Title:
OSCILLATORY DYNAMICS IN ANTIDEPRESSANT DEEP BRAIN STIMULATION

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Author(s)
Tiruvadi, Vineet Ravi
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Advisor(s)
Butera, Robert J.
Mayberg, Helen S.
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Abstract
Deep brain stimulation (DBS) is a neurosurgical treatment being investigated for severe brain disorders including clinical depression. Our lab precisely targets and electrically stimulates specific white matter tracts within the subcallosal cingulate cortex (SCCwm) region of the brain in order to alleviate depression symptoms. Using a prototype, bi-directional clinical DBS device we were able to record brain oscillations, or rhythms, over months from patients with treatment resistant depression (TRD), enabling an unprecedented level of quantitative study in Depression DBS. Here, I address two major questions in the field: (1) can we use brain recordings to measure how depressed a patient is, and (2) can we use brain recordings to confirm we are adequately stimulating the brain networks associated with successful treatment? Before we could answer these questions, we needed to know (0) can we reliably measure brain activity through the prototype device? We characterized a major limitation in this prototype device, finding that recordings must be analysed carefully to tease out meaningful brain signals. We then developed clinically-informed models using machine-learning approaches to help assess depression severity from long-term brain recordings. Finally, we found measurable brain rhythms that can be used to differentiate the location being stimulated, a 'cortical signature', for SCCwm targeted DBS. Together, these results form a first-order foundation for further engineering and clinical study of Depression DBS.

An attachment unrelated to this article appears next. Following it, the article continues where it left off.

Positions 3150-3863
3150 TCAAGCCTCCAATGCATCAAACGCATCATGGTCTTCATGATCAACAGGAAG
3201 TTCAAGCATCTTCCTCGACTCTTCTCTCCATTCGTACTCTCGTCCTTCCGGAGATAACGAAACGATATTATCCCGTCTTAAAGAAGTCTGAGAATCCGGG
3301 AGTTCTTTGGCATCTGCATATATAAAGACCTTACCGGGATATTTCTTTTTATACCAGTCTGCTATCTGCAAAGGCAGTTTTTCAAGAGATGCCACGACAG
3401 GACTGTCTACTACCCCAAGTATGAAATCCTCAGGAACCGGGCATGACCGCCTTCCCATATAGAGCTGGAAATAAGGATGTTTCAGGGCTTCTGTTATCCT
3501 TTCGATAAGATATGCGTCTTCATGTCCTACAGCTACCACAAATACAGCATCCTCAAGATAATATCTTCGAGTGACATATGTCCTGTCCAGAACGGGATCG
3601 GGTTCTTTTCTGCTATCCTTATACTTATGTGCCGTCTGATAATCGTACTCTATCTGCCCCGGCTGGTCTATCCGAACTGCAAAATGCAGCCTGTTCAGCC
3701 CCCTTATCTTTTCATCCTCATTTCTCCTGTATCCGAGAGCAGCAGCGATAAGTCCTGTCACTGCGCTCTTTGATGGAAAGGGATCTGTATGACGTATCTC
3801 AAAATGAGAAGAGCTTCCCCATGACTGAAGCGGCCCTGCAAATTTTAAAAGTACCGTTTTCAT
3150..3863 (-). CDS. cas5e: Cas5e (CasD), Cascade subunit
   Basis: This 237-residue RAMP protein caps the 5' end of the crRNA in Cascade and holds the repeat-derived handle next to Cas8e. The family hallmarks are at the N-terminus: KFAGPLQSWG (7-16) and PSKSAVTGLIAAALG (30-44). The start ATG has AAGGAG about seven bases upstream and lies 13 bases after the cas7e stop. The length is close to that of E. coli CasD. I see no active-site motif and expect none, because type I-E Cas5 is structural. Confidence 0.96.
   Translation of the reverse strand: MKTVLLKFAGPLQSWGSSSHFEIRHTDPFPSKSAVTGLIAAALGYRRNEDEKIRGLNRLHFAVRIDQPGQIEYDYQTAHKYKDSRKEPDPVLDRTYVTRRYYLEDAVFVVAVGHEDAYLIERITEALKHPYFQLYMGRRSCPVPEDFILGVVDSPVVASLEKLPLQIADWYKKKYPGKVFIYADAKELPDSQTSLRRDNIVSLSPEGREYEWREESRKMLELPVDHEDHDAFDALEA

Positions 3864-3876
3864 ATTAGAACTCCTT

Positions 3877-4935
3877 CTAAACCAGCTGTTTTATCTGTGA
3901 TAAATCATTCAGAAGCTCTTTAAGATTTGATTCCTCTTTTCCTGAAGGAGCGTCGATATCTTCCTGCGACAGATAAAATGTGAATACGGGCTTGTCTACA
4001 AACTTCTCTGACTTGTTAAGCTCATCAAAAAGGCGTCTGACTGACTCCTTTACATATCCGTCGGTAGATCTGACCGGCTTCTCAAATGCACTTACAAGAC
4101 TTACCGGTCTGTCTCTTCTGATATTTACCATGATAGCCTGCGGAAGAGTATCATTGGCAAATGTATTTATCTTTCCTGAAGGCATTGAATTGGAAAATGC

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Date Issued
2022-08-02
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Dissertation
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